Vaccinations are considered to be the greatest health development of the 20th century. Because of advancements in medicine, vaccinations are becoming a widespread medium in the prevention of disease. They have provided the eradication and immunity to many deadly diseases such as smallpox, polio and rubella. Although there is no law that mandates the vaccination of children, they are necessary to prevent the infliction of disease and harm. By making the decision to vaccinate their children, a parent has the potential to save their lives.
Despite significant progress in the fight against preventable disease, millions still die needlessly each year. According to UNICEF, originally known as the United Nations International Children’s Emergency Fund, a vaccine preventable disease is responsible for 2 million fatal infections worldwide each year. About 75% of these deaths occur in children under five years of age. (N) In more vivid terms, UNICEF notes that vaccine-preventable diseases kill a child every 20 seconds. (D) Due to high rates of childhood vaccination, the United States has experienced a dramatic reduction in such deaths. A comparison of the years 1950 and 2010 clearly illustrates the benefits of vaccinations. During this 60-year period, deaths from diphtheria reduced from 410 to 0, tetanus from 336 to 3, pertussis from 1,118 to 26, and polio from 1,904 to 0. Measles deaths dropped from 468 in 1950 to 0 in 2008, the last year a United States death rate was recorded. It’s not surprising that vaccinations have been touted as one of the top ten health achievements of the 20th century by the Centers for Disease Control and Prevention (CDC).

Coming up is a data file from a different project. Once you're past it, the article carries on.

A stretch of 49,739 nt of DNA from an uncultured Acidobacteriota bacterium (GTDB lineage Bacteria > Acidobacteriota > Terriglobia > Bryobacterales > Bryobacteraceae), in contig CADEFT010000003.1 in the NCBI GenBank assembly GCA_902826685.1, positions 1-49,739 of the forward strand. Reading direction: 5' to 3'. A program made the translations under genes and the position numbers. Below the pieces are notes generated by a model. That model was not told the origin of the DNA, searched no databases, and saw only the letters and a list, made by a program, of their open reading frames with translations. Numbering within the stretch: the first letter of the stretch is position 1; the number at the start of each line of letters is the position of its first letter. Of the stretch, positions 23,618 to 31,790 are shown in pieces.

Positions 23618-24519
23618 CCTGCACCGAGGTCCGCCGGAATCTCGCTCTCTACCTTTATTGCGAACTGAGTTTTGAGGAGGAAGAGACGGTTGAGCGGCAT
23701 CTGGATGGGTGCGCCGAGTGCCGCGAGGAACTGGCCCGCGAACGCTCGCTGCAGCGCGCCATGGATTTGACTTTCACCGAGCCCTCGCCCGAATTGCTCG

Sufficient data shows that vaccines has made a major improvement in decreasing suffering and death of infectious diseases and syndrome. And yet, despite the mounting evidence that reassure the safety and value of vaccination, public health continuous faces the dilemma over individual choice, autonomy and protection of the entire population at risk. Children in developing countries now have more access to vaccines, yet, the debate continue over the requirement, including mandates immunization during public health emergency and school-aged. This paper addresses the framework for policy and laws that are associated with immunization that protect our children from infectious diseases.